At heaven—upheaping, huddling, more and more,
To burst at last in booming thunder on the shore.

Never be such a pagan as to deem
That truth or beauty must diviner seem
For some abnormal set-off, hunched and rude,
Prowling for evil in the neighbourhood,
If such strange opposite breathe not the air
Of nature—being found, not conjured there;
And never to be graceless be you fain,
Till to be graceful you have tried in vain.

Never be cheated—never may you be!—
Into the cramp belief that poesy
Must of necessity in soul be one
With the mere form of verse if it but deftly run;
Or pour, as with a mill-wheel’s vigorous cheer,
A rhyming clatter hard upon the ear.

Never believe that verse a license knows
For aught that would be balderdash in prose,
Or that all reason may at any time
Find a sufficient substitute in rhyme;
Or that because with many words you re fraught,
There must be under them some flood of thought.

Never compel a simile that wont
Take service without forcing; if it don t,
As of itself, into your verses flow,
But true to liberty—and let it go.

Never reject a homely-sounding phrase,
That your whole meaning easily conveys,
For one made current by some courtly wit
Which barely indicates a shade of it,
Or which—for probably it so may fall—
Does not express what you would mean at all.

Never suppose that you in song are free
To strain all praise, and make it flattery.
To sing of the heroic is to raise
One value by another—but to praise
Mere clowns, in verse, or natures lean and cold,
Is like to setting gravel stones in gold.

Never exalt vagaries to a station
But due to flights of the imagination—
Gas-charged balloons, put vainly all a-bloat,
For clouds of God that in the orient float;
Theatric thunders, all set brattling for
The dread all-shaking tempest-trumps of Thor;
For in the end all charlatanry must,
The more it startle, but the more disgust.

And lastly, never take for gospel all
Your friends say of your genius, when they call
Its merits o’er; but at the same time see
That you do never take yourself to be
So great an ass as your known foes declare
They do most solemnly believe you are.

[Each embryo poet, profit by my strain!
Then shall men say, “He has not lived in vain! ”]



“’TIS nine o’clock:—to bed!” cried Egremont,
Who with his youthful household (for ’tis now
Long since) inhabited a lonely home
In the Australian wilderness, that then
As with an unshorn fleece of gloomy wood
Robed the vast bulk of all the mighty Isle.
But ere retiring finally, he went
Forth as his wont was, to survey the night.

’Twas clear and silent: and the stirless woods
Seemed dreaming in the witch-light of the moon
As like a boat of stained pearl, she hung
Amid the ridges of a wavy cloud—
The only cloud in heaven. While Egremont
Looked thus abroad observingly, he marked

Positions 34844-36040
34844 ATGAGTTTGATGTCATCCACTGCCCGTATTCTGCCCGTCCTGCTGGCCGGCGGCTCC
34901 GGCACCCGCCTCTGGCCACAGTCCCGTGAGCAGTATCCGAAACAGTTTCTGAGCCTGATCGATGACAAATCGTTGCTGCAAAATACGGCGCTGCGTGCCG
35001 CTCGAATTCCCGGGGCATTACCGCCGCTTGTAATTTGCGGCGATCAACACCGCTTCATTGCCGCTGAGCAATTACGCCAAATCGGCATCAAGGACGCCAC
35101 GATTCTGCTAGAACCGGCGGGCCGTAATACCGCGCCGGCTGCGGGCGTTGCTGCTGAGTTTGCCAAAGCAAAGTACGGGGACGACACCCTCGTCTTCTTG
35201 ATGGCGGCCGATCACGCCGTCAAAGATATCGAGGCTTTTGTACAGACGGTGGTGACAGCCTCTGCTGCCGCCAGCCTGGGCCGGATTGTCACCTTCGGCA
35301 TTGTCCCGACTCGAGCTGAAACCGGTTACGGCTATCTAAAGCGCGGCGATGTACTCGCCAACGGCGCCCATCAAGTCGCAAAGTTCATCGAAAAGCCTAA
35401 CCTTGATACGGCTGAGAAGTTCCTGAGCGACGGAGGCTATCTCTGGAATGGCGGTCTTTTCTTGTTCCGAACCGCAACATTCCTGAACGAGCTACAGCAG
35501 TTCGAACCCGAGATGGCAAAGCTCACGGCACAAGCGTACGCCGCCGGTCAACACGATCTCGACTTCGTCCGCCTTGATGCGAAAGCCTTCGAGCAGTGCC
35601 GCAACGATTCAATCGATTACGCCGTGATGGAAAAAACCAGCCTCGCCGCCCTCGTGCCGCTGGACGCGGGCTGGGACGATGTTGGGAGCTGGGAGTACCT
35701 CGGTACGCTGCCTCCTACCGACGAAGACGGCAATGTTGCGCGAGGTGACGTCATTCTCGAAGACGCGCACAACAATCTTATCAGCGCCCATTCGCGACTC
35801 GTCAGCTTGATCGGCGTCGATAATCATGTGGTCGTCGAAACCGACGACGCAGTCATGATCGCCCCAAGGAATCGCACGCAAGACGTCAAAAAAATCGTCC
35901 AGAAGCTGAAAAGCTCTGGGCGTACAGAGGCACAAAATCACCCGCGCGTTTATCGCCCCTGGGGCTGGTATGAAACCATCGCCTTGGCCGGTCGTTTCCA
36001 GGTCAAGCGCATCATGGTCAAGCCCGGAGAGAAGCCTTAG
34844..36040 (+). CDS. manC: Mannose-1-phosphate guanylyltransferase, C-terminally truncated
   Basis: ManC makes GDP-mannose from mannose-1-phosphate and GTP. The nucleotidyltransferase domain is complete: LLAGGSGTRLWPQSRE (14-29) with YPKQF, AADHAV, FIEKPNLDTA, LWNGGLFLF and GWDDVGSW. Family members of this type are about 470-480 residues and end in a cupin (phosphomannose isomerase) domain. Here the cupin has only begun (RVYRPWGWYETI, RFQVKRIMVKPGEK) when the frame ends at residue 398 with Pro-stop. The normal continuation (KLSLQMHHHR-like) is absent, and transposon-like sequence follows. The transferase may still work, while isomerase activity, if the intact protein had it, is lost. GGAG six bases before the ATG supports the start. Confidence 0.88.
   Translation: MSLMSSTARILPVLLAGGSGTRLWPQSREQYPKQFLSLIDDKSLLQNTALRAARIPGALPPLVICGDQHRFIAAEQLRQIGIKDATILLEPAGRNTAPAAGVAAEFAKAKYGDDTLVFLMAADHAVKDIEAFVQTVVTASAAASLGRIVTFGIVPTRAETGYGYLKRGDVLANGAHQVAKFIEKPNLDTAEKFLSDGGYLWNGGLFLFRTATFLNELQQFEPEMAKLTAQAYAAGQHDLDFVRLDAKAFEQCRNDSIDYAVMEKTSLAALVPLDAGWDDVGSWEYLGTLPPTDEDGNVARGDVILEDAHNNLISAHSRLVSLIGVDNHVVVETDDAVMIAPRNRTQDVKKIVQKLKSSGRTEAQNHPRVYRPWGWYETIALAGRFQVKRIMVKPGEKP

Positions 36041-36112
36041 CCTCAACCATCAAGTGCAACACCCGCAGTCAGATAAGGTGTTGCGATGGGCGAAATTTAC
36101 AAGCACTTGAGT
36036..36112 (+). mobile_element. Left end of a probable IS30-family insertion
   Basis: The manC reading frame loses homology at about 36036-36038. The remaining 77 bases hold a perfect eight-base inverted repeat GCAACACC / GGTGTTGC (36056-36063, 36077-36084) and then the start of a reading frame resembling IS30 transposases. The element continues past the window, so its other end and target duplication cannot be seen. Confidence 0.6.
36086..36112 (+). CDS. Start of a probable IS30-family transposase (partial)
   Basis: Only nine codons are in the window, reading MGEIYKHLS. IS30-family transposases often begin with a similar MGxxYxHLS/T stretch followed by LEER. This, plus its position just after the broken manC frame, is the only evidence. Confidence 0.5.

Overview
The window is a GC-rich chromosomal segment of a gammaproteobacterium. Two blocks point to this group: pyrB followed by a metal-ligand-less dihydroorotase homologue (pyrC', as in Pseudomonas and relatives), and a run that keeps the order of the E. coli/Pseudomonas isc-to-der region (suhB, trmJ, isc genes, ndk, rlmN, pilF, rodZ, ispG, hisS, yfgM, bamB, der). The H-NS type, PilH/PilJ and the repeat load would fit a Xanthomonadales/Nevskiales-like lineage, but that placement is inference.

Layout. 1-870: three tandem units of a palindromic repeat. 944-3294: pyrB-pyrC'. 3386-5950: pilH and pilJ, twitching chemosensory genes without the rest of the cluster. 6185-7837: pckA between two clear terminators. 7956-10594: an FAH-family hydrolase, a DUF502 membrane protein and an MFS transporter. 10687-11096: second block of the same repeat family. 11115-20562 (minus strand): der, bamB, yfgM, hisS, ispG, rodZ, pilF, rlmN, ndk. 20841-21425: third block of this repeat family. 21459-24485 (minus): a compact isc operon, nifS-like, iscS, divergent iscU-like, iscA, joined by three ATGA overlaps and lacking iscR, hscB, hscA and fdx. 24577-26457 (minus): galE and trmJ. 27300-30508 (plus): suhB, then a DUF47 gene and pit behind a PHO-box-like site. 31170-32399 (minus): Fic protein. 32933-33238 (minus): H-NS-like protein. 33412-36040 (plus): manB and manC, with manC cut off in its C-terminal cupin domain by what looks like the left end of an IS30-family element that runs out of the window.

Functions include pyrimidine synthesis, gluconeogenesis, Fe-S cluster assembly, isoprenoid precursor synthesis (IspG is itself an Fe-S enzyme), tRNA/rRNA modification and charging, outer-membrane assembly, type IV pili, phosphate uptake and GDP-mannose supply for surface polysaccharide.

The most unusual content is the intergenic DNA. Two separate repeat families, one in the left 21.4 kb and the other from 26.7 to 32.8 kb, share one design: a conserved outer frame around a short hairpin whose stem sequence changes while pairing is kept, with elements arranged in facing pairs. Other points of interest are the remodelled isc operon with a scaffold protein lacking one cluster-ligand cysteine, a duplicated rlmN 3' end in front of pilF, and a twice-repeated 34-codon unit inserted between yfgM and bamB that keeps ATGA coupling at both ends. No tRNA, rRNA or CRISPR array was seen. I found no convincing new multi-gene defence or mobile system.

All around him, listing the horizon’s verge,
A broad unusual upward glaring gleam,
Such a drear radiance as the setting sun
Effuses when the atmosphere is stormy.

What this might be he wondered—but not long;
Divining soon the cause—a vast Bush Fire!
But deeming it too distant yet for harm,
During the night betiding, to repose
With his bed-faring household he retired.

Sound was their sleep: for honesty of life
Is somewhat lumpish when ’tis once a-bed.
And now the darkness of the night was past,
When with the dreams of Egremont, a strange
And momently approaching roar began
To mingle and insinuate through them more
And more of its own import, till a Fire
Huge as the world was their sole theme: and then
He started from his sleep to find the type
A warning! for what else however terrible,
Might breathe with a vitality so fierce
As that which reigned without?

Scarce did he wait
To clothe himself ere forth he rushed; and lo,
Within the circling forest he beheld
A vast and billowy belt of writhing fire,
That shed a wild and lurid splendour up
Against the whitening dawn, come raging on!
Raging and roaring as with ten thousand tongues
That prophesied destruction. On it came,
A dreadful apparition—such as Fear
Conceives when dreaming of the front of hell!

No time was there to lose. “Up—up!” he cried
To all the house. Instantly all within
Was haste and wonder, and in briefest space
The whole-roused family were staring out
In speechless admiration, such as kept
Even Terror dormant;—till more urgently
The voice of Egremont again was heard:—
“Lose not a moment! Follow me at once,
Each with whatever he can grasp of use
And carry unincumbered!”

Right before,
A narrow strip of clearing 1 like a glade
Stretched out tow’rds a bald summit. Thitherward
The perilled people now were hurrying all,
While in their front, beneath the ridge, a dense
Extent of brushwood into which the Fire’s
Bright teeth were eating hungrily, still brought
The danger nearer! Shall they reach that hill
Unscathed, their only refuge? Will they speed
Past the red-rushing peril? Onward yet!